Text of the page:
Before I show you how to do it, please allow me to explain what type of file we are going to write to and why I decided to use this format. If you’re not interested in this kind of geeky stuff, you can skip to the next section, no offense taken.

As already mentioned in my previous blog post, SqlWorkload uses a Listener object that relies on the underlying technology to capture the execution events that form the workload, so we have specialized Listeners for SqlTrace and for Extended Events. However, the Listener reads the events from the underlying source and then discards the source immediately.

When the workload is captured with an Extended Events session and the events are processed with the streaming API for Extended Events, it is pretty obvious how this works and why there is no .xel file at the end of the capture: the events are never written to a file and they are processed on the fly. In the same way, when the workload is captured with SqlTrace, SqlWorkload makes sure to keep the trace files on the server’s file system as shortly as possible, so it reads the events from the tail of the active rollover file and forwards them to the Consumers immediately: again, at the end of the capture, there will be no trace file available.

Long story short: using one of the traditional capture formats would require to instruct SQL Server to leave the files on the file system, which is not what we want and often something we cannot do.

Moreover, choosing one of the traditional formats (SqlTrace or Extended Events) would be problematic: Extended Events only works with SQLServer 2012 and newer and SqlTrace can only be read and written with an old 32 bit COM API.

What I decided to use as the intermediate format for SqlWorkload is a SqLite database, that contains a handful of tables that persist all the queries captured by the Listener. Yeah, sure: when you’re a database professional it feels very natural to use a database to store information (if  all you have is a hammer, everything looks like a nail), but I can assure you that it is far from an unreasonable decision. Using a SqLite database allows you to inspect, modify and filter the workload data with extreme ease, using industry standard tools.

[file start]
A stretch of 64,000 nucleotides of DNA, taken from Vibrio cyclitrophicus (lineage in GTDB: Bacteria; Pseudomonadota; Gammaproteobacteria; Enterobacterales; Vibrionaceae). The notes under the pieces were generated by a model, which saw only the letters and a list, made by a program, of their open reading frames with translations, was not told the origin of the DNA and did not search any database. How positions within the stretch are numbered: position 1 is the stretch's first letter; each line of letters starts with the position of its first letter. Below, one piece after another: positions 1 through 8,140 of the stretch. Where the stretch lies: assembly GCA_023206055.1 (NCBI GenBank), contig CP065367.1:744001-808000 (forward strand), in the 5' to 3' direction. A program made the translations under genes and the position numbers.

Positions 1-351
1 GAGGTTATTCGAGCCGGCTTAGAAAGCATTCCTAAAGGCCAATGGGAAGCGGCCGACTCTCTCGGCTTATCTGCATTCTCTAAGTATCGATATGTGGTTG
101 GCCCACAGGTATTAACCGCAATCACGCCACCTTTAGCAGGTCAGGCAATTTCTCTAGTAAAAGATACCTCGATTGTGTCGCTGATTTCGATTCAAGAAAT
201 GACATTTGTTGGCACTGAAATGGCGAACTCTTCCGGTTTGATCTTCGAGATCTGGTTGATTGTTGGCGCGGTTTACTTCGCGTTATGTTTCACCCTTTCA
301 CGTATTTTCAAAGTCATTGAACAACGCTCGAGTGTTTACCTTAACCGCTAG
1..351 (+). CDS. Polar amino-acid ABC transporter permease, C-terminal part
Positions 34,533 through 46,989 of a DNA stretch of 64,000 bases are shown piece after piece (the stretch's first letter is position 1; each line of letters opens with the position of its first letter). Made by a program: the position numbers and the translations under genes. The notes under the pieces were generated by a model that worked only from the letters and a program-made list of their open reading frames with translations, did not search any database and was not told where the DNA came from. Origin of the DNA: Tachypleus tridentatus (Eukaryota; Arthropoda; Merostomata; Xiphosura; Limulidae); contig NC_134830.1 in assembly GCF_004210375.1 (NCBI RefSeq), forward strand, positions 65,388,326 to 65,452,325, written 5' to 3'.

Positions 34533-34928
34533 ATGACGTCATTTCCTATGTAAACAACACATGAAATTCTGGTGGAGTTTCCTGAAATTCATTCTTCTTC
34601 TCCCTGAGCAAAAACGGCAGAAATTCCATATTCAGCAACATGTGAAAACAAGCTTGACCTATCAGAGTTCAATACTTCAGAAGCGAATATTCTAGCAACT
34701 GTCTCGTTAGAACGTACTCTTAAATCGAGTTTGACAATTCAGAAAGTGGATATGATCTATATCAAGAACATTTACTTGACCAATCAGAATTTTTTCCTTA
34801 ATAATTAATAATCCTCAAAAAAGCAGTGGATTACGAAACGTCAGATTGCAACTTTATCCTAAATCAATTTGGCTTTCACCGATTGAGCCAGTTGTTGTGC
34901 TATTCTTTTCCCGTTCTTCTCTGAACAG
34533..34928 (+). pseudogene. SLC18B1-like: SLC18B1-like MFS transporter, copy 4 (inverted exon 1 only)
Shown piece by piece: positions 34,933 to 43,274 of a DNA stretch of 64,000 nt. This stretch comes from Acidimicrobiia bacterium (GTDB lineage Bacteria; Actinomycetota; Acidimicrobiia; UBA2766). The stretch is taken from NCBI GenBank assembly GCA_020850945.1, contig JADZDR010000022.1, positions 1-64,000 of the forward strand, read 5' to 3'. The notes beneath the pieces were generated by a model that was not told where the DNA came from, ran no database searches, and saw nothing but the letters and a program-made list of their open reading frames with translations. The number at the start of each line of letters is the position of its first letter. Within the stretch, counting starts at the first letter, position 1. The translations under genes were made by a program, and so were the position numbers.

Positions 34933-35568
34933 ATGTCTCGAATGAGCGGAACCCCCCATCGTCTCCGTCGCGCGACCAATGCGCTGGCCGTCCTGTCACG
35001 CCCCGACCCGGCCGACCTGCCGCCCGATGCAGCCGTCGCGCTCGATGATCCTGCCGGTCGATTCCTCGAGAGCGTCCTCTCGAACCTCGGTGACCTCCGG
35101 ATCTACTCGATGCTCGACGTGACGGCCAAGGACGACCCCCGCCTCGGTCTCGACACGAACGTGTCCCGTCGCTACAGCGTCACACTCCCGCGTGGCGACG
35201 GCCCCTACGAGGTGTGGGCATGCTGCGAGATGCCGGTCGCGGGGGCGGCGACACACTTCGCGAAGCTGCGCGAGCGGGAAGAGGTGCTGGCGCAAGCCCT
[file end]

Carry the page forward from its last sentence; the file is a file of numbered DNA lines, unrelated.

But enough talking about my decisional process: let’s go straight to the meat of this post.

Capturing a Workload

As you probably have guessed, capturing a workload is a matter of preparing a .json file with all the parameters and feeding it to SqlWorkload.

All you need is a Listener that captures the workload using SqlTrace or Extended Events and then a Consumer that takes care of writing to a SqLite file.

The .json file will be similar to this:

{
    "Controller": {

        "Listener":
        {
            // I'm using Extended Events here, but it could
            // be any type of listener
            "__type": "ExtendedEventsWorkloadListener",
            "ConnectionInfo":
            {
                "ServerName": "(local)"
            },
            "DatabaseFilter": "MyDatabase"
        },

        "Consumers":
        [
            {
                // The File Writer consumer takes care
                // of saving the workload to a file
                "__type": "WorkloadFileWriterConsumer",
                "OutputFile": "C:\\temp\\SqlWorkload.sqlite"
            }
        ]
    }
}

Once the configuration file is ready, you just need to pass its path as a command line argument to SqlWorkload and the Listener will start to forward all the events to the File Writer Consumer. You will see an output similar to this:

Capture

When you are done capturing the workload, you can stop SqlWorkload by pressing CTRL+C and you will be left with a SqLite file containing all your workload. You can actually open that file with a SqLite client of your choice and see what it contains. SqLite Browser is one of the possibilities, but there are countless options in Windows, Linux and Mac.

SqliteBrowser

Converting an existing SqlTrace or Extended Events file

You are probably wondering what to do if you already have a set of SqlTrace or Extended Events files that describe your workload perfectly: you probably don’t want to capture the workload again just for the sake of using it with SqlWorkload. Don’t worry: WorkloadTools also contains a command line tool to convert .trc and .xel files to the SqLite format understood by SqlWorkload.

All you have to do is run ConvertWorkload and pass the path to the source file and the path to the output file.

Conclusions

Again, it couldn’t get easier than that: SqlWorkload provides a Consumer to capture your workload to a file for later use, be it a replay or analysis. All you have to do is fill some info in a .json file and SqlWorkload takes care of the rest for you.

In the next post we will see how to replay a workload using WorkloadTools and we will see how one of the possible sources for the replay can be in fact one of these SqLite files produced by the File Writer Consumer.

Stay tuned!